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REVIEW: PERSONAL PAINT 6.1 BY CLOANTO
Personal Paint V6.1 is Cloanto's latest entry into the suddenly cluttered
field of paint programs and image processors.
But that's really not very important. What's important is that PPaint 6.1
has the most detailed disk labels I have ever seen. The dpi and color
clarity is astounding-they put a screen-capture montage on there. Great
Well, that's secondary to the performance of the product itself. But it's
Personal Paint is a bit difficult to explain. As it stands now, it is a
strange beast, a hybrid between a paint program and a flexible image
processor, that neither establishes itself as an irreplaceable paint tool
nor will make you junk ImageFX. In some cases, though, you can complete a
project, painting and manipulating to your heart's content, without ever
leaving the program.
In the arena of painting, PPaint offers 256 color display out of a 24-bit
palette, and allows graphics cards to be used through the display database.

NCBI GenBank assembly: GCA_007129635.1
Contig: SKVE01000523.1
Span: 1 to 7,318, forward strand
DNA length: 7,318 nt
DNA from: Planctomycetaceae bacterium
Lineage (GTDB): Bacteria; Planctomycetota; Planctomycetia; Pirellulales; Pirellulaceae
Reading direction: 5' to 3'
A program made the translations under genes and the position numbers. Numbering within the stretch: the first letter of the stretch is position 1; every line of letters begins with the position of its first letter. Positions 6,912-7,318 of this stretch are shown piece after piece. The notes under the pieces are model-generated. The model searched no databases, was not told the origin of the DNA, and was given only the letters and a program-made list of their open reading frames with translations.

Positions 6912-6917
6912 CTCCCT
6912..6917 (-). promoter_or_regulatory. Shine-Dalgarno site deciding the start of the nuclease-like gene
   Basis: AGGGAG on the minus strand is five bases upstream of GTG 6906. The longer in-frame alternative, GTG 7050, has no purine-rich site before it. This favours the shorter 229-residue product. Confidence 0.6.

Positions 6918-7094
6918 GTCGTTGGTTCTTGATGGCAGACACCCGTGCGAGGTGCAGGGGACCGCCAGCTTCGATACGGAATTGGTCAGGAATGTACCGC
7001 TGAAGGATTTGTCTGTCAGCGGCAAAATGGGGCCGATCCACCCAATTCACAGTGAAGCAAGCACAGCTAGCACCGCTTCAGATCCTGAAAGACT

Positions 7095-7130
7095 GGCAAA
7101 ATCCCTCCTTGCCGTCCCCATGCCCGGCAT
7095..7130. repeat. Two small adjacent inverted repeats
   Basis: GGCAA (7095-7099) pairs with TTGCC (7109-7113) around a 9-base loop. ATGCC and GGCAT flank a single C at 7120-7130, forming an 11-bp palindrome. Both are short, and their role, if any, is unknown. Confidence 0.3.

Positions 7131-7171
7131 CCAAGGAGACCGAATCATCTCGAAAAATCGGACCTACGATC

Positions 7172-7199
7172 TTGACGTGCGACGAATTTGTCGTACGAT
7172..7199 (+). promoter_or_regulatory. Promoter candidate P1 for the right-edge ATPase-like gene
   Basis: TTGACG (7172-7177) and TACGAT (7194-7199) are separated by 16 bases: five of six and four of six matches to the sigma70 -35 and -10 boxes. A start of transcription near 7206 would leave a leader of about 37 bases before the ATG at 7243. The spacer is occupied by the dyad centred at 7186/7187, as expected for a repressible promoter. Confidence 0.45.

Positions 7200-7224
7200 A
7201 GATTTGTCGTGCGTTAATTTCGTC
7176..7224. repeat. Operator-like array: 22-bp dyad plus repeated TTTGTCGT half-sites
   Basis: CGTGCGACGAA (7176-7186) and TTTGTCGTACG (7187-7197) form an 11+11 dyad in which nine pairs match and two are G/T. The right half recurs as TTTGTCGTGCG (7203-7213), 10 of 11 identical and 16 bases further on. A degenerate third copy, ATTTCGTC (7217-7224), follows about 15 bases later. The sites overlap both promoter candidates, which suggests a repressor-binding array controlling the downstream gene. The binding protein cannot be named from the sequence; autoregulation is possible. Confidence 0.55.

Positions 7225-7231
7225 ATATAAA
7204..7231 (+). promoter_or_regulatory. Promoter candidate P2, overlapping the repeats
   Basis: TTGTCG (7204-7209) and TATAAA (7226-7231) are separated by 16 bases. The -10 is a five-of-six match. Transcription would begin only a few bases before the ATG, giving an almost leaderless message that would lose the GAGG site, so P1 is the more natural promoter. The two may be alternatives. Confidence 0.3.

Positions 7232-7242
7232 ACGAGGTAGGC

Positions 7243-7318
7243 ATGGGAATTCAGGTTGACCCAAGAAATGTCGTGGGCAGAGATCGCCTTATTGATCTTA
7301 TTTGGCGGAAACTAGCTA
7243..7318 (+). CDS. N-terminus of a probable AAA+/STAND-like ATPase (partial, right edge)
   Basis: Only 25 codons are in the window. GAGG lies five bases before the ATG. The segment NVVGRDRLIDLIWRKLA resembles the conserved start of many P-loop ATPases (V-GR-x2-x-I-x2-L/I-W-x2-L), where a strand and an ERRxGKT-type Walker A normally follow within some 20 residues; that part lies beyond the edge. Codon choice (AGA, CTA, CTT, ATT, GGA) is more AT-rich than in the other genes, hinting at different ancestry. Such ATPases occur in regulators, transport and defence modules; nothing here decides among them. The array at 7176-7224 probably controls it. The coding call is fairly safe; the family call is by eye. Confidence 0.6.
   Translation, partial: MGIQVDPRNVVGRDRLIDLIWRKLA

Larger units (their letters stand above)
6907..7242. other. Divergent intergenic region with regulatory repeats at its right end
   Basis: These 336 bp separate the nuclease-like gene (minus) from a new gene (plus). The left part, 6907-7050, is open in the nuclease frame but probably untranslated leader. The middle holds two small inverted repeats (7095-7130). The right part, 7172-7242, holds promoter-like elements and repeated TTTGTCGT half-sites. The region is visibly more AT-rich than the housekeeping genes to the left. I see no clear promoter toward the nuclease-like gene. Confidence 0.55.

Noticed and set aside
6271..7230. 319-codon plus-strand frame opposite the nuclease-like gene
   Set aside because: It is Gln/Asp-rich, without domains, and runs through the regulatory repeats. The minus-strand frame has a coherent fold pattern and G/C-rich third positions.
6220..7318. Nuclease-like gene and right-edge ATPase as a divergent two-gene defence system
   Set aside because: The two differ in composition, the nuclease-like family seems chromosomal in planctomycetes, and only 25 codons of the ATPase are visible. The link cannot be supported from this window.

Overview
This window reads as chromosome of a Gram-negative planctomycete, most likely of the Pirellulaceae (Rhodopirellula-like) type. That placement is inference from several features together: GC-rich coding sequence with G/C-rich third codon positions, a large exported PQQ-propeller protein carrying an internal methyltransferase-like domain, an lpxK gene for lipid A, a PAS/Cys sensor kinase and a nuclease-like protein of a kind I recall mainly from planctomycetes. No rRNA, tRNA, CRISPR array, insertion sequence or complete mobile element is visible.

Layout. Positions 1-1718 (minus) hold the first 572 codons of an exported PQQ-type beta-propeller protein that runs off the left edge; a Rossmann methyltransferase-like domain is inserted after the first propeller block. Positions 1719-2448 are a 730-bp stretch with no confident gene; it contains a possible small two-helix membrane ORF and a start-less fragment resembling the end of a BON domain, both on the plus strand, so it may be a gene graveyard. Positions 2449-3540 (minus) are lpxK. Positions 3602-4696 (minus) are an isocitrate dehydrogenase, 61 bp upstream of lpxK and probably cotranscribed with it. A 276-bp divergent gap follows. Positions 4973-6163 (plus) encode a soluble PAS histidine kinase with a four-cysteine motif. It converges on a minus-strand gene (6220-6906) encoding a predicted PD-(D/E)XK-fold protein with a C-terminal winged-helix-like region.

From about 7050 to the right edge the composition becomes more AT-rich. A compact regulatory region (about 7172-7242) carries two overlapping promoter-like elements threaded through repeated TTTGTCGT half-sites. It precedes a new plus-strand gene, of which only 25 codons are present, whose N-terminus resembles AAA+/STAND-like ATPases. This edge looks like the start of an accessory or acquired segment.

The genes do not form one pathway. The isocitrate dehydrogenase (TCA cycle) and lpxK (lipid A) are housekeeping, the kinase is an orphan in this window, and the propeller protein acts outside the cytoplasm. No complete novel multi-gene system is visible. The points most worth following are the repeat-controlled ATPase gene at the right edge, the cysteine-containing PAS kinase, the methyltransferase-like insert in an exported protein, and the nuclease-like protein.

This gives you the flexibility of using high resolutions, but means that
you lose a bit in the translation, so to speak, by not using a true 24-bit
paint program. It is all a bit strange, actually, as you can view in HAM
while working in the 256 colors.
As far as straight painting goes, PPaint is a close cousin to DPaint,
offering animation and storyboarding support, an easy-to-use sidebar of
tools, an ever-present palette, and speedy, stable operation. In addition,
you get built-in virtual memory and encryption, several built-in languages,
and a slightly wider variety of export formats (IFF, PCX, GIF, the
encrypted mode, and directly as C source code). JPEG loading is supported
with the JPEG datatype (3.x alert!). Optimization also seems more logical
Then there is the image processing element. As you work, you can apply one
of several dozen included manipulations to the image at hand, or add your
own in the standard 5x5 matrix format. Of course, stereogram generation is
one of the included process types...
I really like the inclusion of image processing to a paint program-it seems
quite natural. It provides an alternative to the "standard" way of doing
things, using a pure paint program but turning to a high-end processing
package for manipulation. It also runs parallel in a sense to Photogenics,
combining painting and manipulation, but in a much more "orthodox" fashion
than the Almathera package.
PPaint does an awful lot of things pretty well. What it lacks is a shining
element of greatness, something that makes it leap out at you and say "I'M
the package you want!" That, I suppose, is what those pretty disks do.
Personal Paint 6.1
PO Box 118